Published online Jul 27, 2014. doi: 10.4254/wjh.v6.i7.532
Revised: March 11, 2014
Accepted: May 28, 2014
Published online: July 27, 2014
There are several conditions that can lead to portal vein thrombosis (PVT), including including infection, malignancies, and coagulation disorders. Anew condition of interest is protein C and S deficiencies, associated with hypercoagulation and recurrent venous thromboembolism. We report the case of a non-cirrhotic 63-year-old male diagnosed with acute superior mesenteric vein thrombosis and PVT and combined deficiencies in proteins C and S, recanalized by short-term low molecular heparin plus oral warfarin therapy.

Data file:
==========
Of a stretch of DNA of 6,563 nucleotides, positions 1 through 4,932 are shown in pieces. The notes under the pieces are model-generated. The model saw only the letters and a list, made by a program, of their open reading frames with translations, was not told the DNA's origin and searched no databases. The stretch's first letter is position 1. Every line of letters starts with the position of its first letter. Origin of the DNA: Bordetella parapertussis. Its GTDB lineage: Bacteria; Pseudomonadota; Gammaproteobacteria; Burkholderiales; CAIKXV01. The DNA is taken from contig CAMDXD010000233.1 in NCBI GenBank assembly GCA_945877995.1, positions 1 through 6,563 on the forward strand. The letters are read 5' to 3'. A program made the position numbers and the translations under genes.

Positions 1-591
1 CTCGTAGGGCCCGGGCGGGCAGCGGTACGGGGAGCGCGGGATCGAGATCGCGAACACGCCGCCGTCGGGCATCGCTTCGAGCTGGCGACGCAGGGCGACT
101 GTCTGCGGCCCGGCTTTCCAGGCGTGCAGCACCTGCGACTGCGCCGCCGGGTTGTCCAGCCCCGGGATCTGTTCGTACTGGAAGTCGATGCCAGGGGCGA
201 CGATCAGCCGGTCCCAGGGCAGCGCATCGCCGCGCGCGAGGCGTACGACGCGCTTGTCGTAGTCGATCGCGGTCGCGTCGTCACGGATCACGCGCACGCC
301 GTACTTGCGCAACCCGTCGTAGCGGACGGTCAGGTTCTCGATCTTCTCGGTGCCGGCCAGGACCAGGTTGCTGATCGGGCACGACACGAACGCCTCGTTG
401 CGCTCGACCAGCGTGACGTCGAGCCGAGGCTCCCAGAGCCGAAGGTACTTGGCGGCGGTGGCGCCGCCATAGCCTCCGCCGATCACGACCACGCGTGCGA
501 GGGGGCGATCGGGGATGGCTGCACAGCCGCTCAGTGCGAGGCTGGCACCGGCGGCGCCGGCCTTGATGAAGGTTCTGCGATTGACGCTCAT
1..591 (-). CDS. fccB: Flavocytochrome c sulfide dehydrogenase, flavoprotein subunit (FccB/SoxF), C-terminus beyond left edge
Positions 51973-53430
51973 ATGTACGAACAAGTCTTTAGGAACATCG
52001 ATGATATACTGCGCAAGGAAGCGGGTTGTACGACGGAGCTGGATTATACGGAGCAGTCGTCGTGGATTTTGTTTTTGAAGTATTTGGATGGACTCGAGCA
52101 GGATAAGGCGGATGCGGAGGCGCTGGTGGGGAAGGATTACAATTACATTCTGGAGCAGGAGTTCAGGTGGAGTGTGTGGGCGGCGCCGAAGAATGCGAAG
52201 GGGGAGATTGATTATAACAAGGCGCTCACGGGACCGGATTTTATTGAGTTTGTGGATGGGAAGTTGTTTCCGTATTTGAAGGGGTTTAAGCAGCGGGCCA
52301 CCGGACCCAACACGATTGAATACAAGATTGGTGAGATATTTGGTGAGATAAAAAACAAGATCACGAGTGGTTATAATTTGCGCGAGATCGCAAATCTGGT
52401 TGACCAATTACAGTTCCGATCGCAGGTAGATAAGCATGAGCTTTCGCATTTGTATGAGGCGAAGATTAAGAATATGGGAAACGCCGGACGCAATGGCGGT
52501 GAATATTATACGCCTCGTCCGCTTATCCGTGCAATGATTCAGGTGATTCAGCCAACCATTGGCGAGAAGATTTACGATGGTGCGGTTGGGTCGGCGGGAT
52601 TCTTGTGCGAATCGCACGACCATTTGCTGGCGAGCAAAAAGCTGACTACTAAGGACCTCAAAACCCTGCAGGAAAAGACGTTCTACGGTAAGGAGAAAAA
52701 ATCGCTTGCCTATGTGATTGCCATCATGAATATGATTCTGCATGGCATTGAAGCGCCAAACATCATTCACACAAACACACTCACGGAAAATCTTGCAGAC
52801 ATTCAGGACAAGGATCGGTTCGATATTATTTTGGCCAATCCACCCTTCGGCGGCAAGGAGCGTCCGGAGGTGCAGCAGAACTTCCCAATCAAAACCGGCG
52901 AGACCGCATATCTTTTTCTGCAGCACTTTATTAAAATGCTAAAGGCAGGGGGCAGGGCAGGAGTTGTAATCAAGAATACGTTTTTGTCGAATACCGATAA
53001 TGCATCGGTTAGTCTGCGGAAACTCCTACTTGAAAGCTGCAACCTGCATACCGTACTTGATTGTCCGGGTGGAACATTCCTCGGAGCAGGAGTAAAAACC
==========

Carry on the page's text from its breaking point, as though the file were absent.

Core tip: Abdominal pain, diarrhea, rectal bleeding, abdominal distention, ascites, anorexia, fever, lactacidosis, sepsis, and splenomegaly are common features of acute portal vein thrombosis (PVT). Etiological factors in non-cirrhotic PVT patients are prothrombotic states and local factors, although more than one factor is often identified. Our patient, a 63-year-old man, without personal or familial history of venous thromboembolism developed portal and mesenteric vein thrombosis after an acute gastrointestinal infection by Escherichia coli. Clinicians need to be aware of this potential complication in patients with persistent abdominal pain and ascites after abdominal infections.